Above - snippet from The Gazetteer and London Advertiser of 13 January 1764.


Vauxhall Statue of Handel and the Sotheby Bust


Vauxhall Statue at the Victoria and Albert Museum and the Sotheby's bust of Handel for Comparison.

Comparison Photographs of the Gloucester Cathedral Plaster and the Sotheby's Marble busts of Handel.

 
Comparison Photographs of the Gloucester Cathedral Plaster and the Sotheby's Marble busts of Handel.
 







 
 
 
 

Comparison Photographs of the Sotheby's Marble and the Grimsthorpe Terracotta Busts of Handel by Louis Francois Roubiliac.

Photographs of the Sotheby's Marble and the Grimsthorpe Castle Terracotta Busts of Handel by Roubiliac for Comparison.


Malcolm Baker had problems with this bust but I can find no reason to doubt the authorship of the Sotheby bust.

My blog entries on the subject should be enough to convince any doubters


















Clockwise from the top left.
The Grimsthorpe Terracotta, the Sotheby's Marble
The Gloucester Cathedral Plaster and The Handel Haus Plaster.


Saturday, 27 June 2015

The Royal Collection Handel Bust compared with the other versions.



The Royal Collection Marble bust of Handel and its Variations.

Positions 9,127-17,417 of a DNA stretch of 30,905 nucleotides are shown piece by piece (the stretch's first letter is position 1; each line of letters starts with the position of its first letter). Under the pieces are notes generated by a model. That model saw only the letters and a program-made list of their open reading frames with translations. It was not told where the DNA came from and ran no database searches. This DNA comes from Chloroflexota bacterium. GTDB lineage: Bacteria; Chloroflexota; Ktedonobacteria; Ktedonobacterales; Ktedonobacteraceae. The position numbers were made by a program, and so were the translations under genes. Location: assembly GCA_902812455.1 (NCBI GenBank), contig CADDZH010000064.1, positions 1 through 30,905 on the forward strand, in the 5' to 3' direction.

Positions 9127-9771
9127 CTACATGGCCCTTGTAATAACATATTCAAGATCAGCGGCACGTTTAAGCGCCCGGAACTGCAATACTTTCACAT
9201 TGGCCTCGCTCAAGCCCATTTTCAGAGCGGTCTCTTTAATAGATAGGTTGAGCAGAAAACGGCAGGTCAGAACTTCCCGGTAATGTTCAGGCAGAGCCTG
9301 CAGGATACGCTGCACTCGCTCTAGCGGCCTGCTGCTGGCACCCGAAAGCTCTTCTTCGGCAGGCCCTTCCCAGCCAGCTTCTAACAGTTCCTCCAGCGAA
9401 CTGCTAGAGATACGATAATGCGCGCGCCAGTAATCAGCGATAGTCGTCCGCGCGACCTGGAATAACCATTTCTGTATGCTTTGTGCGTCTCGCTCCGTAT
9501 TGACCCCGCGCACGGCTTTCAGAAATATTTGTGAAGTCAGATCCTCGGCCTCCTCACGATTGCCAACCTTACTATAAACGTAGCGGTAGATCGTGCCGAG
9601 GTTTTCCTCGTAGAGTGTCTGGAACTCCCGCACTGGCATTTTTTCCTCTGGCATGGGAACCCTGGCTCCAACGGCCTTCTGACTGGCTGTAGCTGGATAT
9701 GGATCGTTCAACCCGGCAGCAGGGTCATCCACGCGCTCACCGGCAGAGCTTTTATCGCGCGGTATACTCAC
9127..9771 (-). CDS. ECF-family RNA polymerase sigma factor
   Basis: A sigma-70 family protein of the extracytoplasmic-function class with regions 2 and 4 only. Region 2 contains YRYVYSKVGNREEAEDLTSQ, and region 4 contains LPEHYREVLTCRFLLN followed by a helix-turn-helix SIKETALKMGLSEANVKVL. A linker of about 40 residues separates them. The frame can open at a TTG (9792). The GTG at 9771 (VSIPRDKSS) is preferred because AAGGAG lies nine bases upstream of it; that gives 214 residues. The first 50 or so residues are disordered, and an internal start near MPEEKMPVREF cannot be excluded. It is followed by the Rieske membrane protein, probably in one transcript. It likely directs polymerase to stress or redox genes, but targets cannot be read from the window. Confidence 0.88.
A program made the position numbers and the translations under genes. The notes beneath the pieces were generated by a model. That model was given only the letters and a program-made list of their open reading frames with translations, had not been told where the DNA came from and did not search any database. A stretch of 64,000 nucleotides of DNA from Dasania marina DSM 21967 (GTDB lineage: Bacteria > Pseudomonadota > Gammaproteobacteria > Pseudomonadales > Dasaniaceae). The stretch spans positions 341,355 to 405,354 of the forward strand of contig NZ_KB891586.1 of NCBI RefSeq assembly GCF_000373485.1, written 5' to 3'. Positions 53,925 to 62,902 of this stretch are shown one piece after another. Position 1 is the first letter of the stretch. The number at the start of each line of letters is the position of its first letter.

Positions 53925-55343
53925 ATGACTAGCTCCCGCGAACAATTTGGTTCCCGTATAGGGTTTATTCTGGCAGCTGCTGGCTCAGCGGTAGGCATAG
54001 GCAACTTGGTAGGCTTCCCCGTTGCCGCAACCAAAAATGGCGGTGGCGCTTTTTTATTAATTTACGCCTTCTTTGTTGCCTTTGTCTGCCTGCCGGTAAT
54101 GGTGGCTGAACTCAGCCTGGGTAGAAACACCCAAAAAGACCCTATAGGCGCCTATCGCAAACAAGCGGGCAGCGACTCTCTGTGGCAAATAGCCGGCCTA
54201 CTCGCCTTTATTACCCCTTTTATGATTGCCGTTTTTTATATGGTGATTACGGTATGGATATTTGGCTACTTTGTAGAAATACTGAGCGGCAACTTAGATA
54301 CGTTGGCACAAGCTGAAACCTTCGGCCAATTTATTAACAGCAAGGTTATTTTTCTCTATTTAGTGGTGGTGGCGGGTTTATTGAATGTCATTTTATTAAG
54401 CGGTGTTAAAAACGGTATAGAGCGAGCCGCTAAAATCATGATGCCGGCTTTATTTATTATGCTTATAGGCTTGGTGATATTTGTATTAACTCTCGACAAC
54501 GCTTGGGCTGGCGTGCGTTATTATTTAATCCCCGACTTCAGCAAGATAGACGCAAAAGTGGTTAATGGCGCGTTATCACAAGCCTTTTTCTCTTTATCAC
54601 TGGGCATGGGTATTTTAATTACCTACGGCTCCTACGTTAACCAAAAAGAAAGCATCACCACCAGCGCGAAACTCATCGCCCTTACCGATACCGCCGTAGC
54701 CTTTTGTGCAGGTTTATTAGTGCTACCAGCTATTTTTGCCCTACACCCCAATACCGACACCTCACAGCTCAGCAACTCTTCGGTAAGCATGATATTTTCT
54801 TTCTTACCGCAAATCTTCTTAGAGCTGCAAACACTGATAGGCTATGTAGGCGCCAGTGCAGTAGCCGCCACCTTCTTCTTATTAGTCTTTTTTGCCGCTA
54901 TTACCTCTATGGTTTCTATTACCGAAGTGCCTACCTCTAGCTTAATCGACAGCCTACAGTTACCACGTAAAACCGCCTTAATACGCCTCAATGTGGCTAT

by Louis Francois Roubiliac.



The Foundling Museum Plaster, The Huntington Library Plaster above,
The Foundling Hospital Terracotta, the Royal Collection Marble.

Grimsthorpe bust of Handel

The Grimsthorpe Castle, Lincolnshire, Terracotta Bust of Handel by Louis Francois Roubiliac.
Circa 1738.


28 inches (71.1 cm) tall with the socle, 23 inches (58.4 cm) without.
Photographed in the Tapestry Room at Grimsthorpe Castle, 5 May 2015.
Grimsthorpe Castle, Ancestral seat of the Dukes of Ancaster.

Photographs at the bottom of the page are of the Gloucester Cathedral Plaster bust of Handel.

Photographing this bust at Grimsthorpe was an almost impossible task and I apologise for the poor quality. At some time in its past this bust, particularly the head and the right shoulder, had been smashed into several pieces and then reconstructed, as is obvious from these photographs. It has also been painted and stripped of paint at least twice, leaving evidence on the surface of the terracotta of layers of yellow and pinkish paint.